Checks on more than 1000 boat hulls around Northland this summer are showing improved results in the fight against unwanted hitchhiking marine pests threatening the region’s marine environment.
Northland Regional Council’s (NRC) marine biosecurity manager Kathryn Lister said the “boats are way cleaner overall than they have ever been”.
“But people still need to pay attention to making sure (marine pest) niche areas on the boat’s hull are better checked,” she said.
Niche areas included the bottom of the boat’s keel, propellers, bait tanks and other areas.
“These areas require special attention when applying antifouling or during a boat’s ‘lift and wash’ period. We strongly recommend double-checking them before a vessel goes back in the water after being hauled out,” Lister said.
Boat hulls are the major culprit in spreading unwanted marine pests.
Seasonal checking, almost a decade of more intensive marine pest education, strengthened national legislation and local rules, marinas banning boats that can’t prove they’ve clean hulls and councils and other organisations working collaboratively on the problem have all contributed to the decrease.
Northland-based Marine Environmental Field Services dive contractors are halfway through checking about 2000 boat hulls in an eight-month Northland inspection that began in September and runs until May.
They have checked 1119 boats across Northland harbours and boating anchorages, up to 40 a day. Vessels checked include recreational boats, superyachts, fishing vessels and barges. The boats come from Northland, Auckland and beyond nationally and overseas.
Inspections have been done throughout the inner and outer Bay of Islands including the northern Kerikeri area, Cavalli Islands plus Mangonui, Houhora and Whangaroa harbours.
Divers have also inspected in Ngunguru Estuary, Tutukaka, Whangārei, Kaipara and Mangawhai harbours.
The checks looked for two things – the presence of a specified handful of marine pests that like to grow on boat hulls and the overall level of slime and other general hull growth.
Lister said just 21 boats to date had been found to have the specific targeted unwanted hull marine pests being searched for.
NRC and owners had worked together to clean these up. Owners were asked to haul the vessels out and clean or treat them or, in some cases an isolated pest presence was removed by inspecting divers.
This season’s findings to date compared with 130 boats overall in the 2018/2019 season.
Lister said this season’s cleaner hulls overall reduced the risk of marine pest nasties establishing. That was good news for Northland as boat hulls offered marine pests an easy opportunity to spread.
Pests being checked for under the Northland Regional Pests and Marine Pathway Management Plan 2017-2027 were Mediterranean fanworm (54 cases found), a highly invasive seaweed Undaria (one case found), two types of sea squirts – Styela clava (164 cases found) and Pyura doppelgangera (no cases found) – plus Eudistoma (no cases found).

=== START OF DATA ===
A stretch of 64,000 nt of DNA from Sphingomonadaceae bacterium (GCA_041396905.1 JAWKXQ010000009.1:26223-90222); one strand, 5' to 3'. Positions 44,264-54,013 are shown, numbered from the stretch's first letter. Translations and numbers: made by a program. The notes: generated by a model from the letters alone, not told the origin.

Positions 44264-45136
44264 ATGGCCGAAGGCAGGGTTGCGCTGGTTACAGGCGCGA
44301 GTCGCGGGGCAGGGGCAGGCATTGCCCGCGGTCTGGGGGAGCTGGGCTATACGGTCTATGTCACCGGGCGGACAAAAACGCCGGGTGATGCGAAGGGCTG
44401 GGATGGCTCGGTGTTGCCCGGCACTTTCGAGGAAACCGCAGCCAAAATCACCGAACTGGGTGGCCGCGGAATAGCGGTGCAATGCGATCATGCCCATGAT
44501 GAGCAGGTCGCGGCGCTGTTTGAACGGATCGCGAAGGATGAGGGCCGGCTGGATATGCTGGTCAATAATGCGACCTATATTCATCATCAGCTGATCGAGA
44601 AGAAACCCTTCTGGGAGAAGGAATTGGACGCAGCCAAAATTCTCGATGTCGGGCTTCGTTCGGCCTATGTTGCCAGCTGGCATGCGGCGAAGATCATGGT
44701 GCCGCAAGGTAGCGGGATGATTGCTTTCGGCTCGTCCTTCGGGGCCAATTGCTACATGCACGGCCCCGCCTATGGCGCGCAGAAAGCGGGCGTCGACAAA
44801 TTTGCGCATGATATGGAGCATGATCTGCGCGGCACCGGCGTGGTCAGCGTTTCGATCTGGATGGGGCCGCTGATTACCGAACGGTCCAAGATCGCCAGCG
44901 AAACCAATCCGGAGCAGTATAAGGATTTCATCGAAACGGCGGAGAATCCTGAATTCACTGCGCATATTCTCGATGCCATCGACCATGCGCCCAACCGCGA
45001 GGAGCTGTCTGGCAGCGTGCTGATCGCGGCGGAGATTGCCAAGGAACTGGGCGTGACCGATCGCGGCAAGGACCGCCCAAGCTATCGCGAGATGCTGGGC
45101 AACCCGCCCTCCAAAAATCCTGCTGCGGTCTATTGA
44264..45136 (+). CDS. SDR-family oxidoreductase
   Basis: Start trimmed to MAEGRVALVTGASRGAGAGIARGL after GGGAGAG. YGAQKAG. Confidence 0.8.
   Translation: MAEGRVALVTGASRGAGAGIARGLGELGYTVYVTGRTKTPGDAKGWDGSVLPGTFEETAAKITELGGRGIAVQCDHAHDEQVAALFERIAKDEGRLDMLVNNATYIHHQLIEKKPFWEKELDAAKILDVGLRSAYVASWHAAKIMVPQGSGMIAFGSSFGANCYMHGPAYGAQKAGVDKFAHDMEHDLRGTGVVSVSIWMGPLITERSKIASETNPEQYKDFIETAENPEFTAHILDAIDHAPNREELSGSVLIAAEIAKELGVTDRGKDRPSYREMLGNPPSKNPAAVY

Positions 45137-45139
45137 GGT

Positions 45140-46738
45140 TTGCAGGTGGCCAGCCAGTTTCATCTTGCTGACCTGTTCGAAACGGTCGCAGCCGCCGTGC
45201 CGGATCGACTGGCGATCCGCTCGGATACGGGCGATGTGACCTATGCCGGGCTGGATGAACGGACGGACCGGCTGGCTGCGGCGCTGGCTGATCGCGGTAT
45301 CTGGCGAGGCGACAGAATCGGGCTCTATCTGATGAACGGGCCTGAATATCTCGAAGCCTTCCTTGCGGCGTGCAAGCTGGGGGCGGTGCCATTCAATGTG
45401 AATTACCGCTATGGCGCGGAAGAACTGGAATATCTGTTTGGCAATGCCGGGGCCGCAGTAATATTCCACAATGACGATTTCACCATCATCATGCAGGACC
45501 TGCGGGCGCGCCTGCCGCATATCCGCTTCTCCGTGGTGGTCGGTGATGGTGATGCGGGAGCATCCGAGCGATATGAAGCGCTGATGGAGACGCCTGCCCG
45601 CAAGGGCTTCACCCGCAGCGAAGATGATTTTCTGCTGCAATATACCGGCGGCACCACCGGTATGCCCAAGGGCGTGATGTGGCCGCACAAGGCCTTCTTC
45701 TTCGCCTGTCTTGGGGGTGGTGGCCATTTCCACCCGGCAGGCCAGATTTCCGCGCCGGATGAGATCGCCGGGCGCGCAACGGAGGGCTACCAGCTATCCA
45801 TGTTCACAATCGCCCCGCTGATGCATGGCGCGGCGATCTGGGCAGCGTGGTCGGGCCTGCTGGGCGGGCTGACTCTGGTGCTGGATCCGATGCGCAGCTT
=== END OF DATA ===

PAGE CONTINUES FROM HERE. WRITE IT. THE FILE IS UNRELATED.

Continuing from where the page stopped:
Divers will continue to inspect boats for another four months, checking 2000 all up by the end of the season.
The check is part of a growing fight against unwanted marine pests.
All boats coming into Northland or moving from one harbour to another must now have clean bottoms’ under the Northland Regional Pest and Marine Pathway Management Plan. This means they must have no more than ‘light fouling’ on their hulls, defined as a slime layer and/or barnacles and just a few patches of macrofouling.
Additionally, all Northland marinas now require clean hulls evidence before allowing boats to use their facility. Boats must provide evidence they had applied antifouling to their boat hull within the previous six months or hauled their boats out of the water for hull cleaning within the previous month.
Northland Regional Council is part of the Top of the North Marine Biosecurity Partnership along with Auckland Council, Bay of Plenty, Hawkes Bay and Waikato Regional Councils and Gisborne District Council, plus the Department of Conservation and Ministry for Primary Industries. The group is working together to fight the spread of invasive marine pests in the north of New Zealand.
Lister said continuing effort was being put into working with the marine sector towards strengthening boat hull cleaning management in the haulouts and hardstand areas where marine pests were water blasted from hulls.
She said it was important for boaties applying antifouling to their hulls to do so in line with manufacturers’ guidelines. Allowing enough time for the antifouling to dry hard before the boat went back into the water was also important in the fight against marine pests.
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